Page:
Did we enjoy what we were doing? No. It was a means to an end. Who enjoys driving 80 miles or more and standing out in the freezing cold until the early hours of a Friday morning, to protect a legitimate way of making a living.
That said, friendships were formed during those long dark and often cold nights. Those friendships would go on to last a lifetime. Friendships borne out of adversity, usually do.
So, was the action justified?
Folk were desperate. They were going bust. They were cashing in pensions. Families were under constant strain. People from all parts of the industry suddenly found themselves cast in the role of counsellor and part of an absolutely critical support network — supporting hundreds of people who were at their wits' end.
Admittedly this desperation was not just because of retailer duplicity but a combination of factors, amongst them a weak pound and a weak European pig market.
But, whereas cyclical pig markets and vagaries of currency are part and parcel of pig farming, the deliberately cynical and destructive behaviour by some retailers should not have been. And on top of market factors, it was the final straw for most.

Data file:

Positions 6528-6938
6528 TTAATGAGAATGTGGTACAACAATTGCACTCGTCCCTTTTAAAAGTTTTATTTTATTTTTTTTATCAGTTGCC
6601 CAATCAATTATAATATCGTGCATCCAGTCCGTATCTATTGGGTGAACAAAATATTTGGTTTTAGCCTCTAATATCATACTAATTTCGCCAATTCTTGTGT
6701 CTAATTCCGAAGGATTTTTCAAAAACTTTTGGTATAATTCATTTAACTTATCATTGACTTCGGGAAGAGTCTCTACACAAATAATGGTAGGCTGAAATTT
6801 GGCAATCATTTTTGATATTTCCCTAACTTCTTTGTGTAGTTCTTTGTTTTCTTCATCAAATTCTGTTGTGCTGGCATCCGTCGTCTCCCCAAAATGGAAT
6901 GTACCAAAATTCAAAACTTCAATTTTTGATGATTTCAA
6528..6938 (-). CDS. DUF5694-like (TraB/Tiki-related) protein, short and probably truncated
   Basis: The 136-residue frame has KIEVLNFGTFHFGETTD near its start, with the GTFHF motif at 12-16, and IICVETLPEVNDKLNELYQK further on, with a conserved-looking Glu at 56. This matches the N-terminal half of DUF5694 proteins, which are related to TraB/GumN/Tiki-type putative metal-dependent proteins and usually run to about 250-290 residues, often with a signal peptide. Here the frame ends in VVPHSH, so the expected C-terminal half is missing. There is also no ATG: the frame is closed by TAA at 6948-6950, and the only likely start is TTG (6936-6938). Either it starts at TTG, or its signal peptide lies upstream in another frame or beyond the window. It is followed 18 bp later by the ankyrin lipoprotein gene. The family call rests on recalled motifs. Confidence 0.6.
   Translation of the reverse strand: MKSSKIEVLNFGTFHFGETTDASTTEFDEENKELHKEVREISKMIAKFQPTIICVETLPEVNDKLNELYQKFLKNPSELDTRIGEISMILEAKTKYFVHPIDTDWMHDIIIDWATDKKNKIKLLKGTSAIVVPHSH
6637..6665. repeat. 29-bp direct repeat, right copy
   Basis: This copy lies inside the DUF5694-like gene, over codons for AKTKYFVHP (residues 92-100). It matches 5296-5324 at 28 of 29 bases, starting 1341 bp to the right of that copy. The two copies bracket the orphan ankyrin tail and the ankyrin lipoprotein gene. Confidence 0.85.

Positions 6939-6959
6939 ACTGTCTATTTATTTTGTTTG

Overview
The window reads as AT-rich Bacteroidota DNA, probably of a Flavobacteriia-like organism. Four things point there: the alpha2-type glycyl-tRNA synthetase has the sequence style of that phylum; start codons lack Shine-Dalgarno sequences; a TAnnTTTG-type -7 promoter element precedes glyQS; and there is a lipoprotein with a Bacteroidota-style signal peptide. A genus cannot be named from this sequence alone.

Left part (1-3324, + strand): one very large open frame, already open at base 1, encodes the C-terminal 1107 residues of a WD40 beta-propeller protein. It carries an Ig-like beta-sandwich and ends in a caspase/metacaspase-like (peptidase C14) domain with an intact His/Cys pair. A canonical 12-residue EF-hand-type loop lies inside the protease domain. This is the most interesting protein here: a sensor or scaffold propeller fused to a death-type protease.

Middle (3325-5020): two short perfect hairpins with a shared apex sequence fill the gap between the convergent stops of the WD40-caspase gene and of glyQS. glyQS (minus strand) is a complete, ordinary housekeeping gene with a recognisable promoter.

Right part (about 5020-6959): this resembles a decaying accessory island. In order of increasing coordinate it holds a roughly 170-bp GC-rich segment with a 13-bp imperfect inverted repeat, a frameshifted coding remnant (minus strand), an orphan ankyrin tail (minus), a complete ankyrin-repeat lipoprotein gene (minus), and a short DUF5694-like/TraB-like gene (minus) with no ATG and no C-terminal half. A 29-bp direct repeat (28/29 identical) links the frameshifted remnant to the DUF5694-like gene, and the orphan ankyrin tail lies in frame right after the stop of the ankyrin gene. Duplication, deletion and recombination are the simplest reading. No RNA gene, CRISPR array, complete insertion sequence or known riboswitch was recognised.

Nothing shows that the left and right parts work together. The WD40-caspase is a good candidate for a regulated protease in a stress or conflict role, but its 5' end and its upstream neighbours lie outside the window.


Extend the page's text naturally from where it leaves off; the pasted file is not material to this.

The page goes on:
It's all down to those long, cold hours spent outside regional distribution centres by all those pig producers, their families and allied trades. Many are no longer in the industry, some are no longer with us. And all of were scarred by the whole bitter experience.
Yet despite being scarred there can be no doubt that without the fight the British pig industry of today would not be as united, resilient and such a plain friendly place to be.
Of course, there were those who disagreed with the action that BPISG took. And in hindsight and with the passage of time it is possible others now may look back and question whether such action was really necessary. Such views are wrong.
Action was necessary. Action was justified. Action brought about change for the better.
And BPISG action was not just limited to shutting down regional distribution centres. Government was targeted repeatedly, and exactly the same principles applied. Official industry leaders were having difficulty in getting meaningful discussions with Government and so BPISG stepped in and kicked open some doors.